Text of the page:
So much to do, so little time…As I sit here in front of my computer, fueling myself with Monster and a large chocolate brownie, I begin to wonder how much of my anxiety is self-imposed, and how much comes from the “pressure” of the outside world.
The pull of all of life’s directions keeps us on our toes. Finding harmony in family life, personal goals, and community involvement is an everyday juggling act. Some days go better than others, and we are inspired by those moments when life’s tightrope walk tricks us into believing we can actually balance it all.
At times of inner chaos, I have found the act of self-forgiveness and giving [yours truly] grace, brings my life back to center. Taking that split second to actively acknowledge and absolve myself for missing the opportunity, for making a meal that was less than tasty, for being five minutes late in picking up my middle schooler from practice, this act of compassion gives me the release I need to move on with the knowledge doing it all is not only an illusion, but highly overrated.
One recent example stands out; I have been doing a lot of reading about God, faith and what may come after this life. This has prompted me to question some of the basic religious teachings I grew up steeped in, and those I have passed on to my children through our practice and tradition of Catholicism.
I understand and accept life as a learning process. In fact, I consider myself someone who continually seeks “the truth”, always open-minded to what this means. That being said, the conflict between my thoughts and feelings, and my outward actions was becoming an emotional struggle for me, one I could no longer ignore. I have finally given myself permission to take a step back, the gift of time to think through the value and direction of my faith journey as well as how I will model this for my children, since it is such an essential aspect of life. In the process of this step away, I won’t worry about my eternal fate as I continue to educate myself and contemplate my beliefs.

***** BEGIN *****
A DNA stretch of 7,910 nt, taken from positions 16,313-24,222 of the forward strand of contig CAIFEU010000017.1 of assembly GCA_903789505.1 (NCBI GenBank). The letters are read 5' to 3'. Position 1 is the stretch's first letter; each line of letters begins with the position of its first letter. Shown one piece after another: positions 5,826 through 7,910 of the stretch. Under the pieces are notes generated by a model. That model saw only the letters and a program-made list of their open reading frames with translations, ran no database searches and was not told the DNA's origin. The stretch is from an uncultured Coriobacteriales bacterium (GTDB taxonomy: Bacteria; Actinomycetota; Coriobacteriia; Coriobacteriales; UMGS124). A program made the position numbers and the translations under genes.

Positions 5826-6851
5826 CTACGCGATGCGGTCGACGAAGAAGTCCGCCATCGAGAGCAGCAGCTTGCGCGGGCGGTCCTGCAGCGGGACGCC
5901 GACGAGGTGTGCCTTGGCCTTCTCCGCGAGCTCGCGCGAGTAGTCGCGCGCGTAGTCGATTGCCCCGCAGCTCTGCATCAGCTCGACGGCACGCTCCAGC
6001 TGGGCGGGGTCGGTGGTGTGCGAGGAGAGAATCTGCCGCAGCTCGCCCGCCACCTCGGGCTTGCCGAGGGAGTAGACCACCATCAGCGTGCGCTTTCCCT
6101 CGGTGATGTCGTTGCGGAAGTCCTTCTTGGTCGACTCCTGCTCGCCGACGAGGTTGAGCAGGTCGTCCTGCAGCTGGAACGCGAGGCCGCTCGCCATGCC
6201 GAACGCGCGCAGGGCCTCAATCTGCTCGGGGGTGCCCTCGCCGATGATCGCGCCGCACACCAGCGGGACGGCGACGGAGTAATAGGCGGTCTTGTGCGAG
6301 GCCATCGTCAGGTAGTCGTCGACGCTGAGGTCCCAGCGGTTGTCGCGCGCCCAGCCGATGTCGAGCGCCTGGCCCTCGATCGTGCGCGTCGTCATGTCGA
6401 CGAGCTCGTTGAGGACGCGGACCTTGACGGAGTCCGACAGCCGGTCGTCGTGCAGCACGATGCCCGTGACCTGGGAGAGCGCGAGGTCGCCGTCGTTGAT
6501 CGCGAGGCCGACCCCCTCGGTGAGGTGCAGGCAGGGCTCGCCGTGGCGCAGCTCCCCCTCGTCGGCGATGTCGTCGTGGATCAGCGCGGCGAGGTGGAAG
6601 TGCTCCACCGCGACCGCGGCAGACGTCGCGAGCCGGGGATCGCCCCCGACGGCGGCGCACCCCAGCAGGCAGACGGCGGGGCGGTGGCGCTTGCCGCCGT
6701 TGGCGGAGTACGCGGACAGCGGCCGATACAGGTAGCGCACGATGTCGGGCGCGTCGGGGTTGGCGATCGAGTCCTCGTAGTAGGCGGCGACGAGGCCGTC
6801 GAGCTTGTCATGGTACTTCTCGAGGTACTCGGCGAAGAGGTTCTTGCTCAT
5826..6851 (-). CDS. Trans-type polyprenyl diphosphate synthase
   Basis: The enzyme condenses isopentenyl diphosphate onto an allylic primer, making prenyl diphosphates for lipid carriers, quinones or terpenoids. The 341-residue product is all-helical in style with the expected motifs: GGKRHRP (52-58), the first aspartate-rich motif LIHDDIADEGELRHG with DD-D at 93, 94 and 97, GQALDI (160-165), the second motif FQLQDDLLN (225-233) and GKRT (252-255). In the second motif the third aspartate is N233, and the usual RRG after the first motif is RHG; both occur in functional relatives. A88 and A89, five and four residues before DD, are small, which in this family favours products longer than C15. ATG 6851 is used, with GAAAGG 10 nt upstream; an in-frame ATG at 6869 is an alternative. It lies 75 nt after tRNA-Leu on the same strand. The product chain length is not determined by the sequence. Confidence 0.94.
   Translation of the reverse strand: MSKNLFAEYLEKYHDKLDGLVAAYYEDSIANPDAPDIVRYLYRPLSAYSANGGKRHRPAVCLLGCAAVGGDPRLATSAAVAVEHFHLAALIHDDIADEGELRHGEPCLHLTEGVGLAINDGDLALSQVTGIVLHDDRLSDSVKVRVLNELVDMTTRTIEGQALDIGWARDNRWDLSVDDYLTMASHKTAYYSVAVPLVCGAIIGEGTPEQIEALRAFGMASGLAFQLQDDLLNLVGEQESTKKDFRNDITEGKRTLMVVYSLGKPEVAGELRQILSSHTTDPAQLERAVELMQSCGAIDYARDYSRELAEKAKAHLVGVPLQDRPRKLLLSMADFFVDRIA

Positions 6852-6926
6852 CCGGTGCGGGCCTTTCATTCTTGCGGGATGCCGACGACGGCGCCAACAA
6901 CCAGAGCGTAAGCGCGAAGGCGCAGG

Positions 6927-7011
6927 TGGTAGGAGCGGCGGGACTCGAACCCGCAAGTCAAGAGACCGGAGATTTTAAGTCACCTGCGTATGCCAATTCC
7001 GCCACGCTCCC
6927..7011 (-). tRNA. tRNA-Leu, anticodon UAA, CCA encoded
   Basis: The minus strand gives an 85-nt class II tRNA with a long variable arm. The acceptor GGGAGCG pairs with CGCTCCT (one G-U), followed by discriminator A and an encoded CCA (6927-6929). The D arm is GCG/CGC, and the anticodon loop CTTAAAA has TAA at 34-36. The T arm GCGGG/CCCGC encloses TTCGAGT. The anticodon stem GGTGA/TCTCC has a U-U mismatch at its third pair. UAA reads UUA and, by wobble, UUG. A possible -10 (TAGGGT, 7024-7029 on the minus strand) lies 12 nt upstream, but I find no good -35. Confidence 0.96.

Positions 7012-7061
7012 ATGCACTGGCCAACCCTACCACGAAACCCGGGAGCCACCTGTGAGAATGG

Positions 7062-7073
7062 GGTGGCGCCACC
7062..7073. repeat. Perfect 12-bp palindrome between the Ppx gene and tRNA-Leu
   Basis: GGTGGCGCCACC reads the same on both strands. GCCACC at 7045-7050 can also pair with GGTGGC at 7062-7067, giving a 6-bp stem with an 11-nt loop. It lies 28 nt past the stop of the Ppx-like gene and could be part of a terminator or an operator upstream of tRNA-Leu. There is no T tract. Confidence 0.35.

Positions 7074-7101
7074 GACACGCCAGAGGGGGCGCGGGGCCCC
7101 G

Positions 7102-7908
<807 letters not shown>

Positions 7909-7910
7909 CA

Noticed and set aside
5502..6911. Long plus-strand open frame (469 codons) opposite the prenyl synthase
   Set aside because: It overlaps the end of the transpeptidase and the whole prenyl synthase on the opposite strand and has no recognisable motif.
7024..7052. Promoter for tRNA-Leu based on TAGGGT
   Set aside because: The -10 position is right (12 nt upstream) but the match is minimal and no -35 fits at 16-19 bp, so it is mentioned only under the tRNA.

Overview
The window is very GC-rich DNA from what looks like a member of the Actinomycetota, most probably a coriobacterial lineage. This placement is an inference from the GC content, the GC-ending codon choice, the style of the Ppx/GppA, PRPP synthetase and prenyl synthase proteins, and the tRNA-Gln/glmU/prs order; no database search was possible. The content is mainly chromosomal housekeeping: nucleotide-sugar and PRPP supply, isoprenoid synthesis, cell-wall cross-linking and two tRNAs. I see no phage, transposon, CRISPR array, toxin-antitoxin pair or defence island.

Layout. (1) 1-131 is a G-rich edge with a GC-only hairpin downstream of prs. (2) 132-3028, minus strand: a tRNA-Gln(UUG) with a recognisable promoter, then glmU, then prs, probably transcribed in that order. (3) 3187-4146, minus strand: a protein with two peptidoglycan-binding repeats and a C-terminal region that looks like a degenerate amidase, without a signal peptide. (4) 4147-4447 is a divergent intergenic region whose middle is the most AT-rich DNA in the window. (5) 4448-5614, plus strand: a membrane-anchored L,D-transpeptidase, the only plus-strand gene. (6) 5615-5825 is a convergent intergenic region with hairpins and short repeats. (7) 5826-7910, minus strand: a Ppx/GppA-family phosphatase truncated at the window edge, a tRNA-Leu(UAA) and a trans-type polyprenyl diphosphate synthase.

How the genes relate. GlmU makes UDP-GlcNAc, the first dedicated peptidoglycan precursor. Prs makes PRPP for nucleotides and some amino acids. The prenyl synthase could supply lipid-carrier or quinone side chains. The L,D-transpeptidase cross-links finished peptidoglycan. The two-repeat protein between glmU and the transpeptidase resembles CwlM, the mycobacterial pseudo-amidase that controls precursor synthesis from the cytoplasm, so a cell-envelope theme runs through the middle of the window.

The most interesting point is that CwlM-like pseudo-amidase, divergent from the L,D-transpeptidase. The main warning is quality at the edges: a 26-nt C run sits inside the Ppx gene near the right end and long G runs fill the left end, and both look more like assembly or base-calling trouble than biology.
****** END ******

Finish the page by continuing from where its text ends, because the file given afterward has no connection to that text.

I have noticed people are much more forgiving and compassionate towards others then they are of themselves. Why is this? Who told us we weren’t worthy of receiving the gift of making a mistake, or looking for alternatives which may be more in tune with our inner dialogue?
Every day we wake up is God’s gift of a do over, or a do again. I urge you to practice a little self-forgiveness and compassion in your own life as we head into the beautiful new beginnings of spring.
I imagine you’ll be grateful you did, and maybe a little less anxious as well.
Kimberly Muench is a Flower Mound mother of five and author of “My Mothers Footprints: A story of Faith, Calm, Courage, Patience and Grace.” To see more of her work or to contact her, visit www.realifemom.com.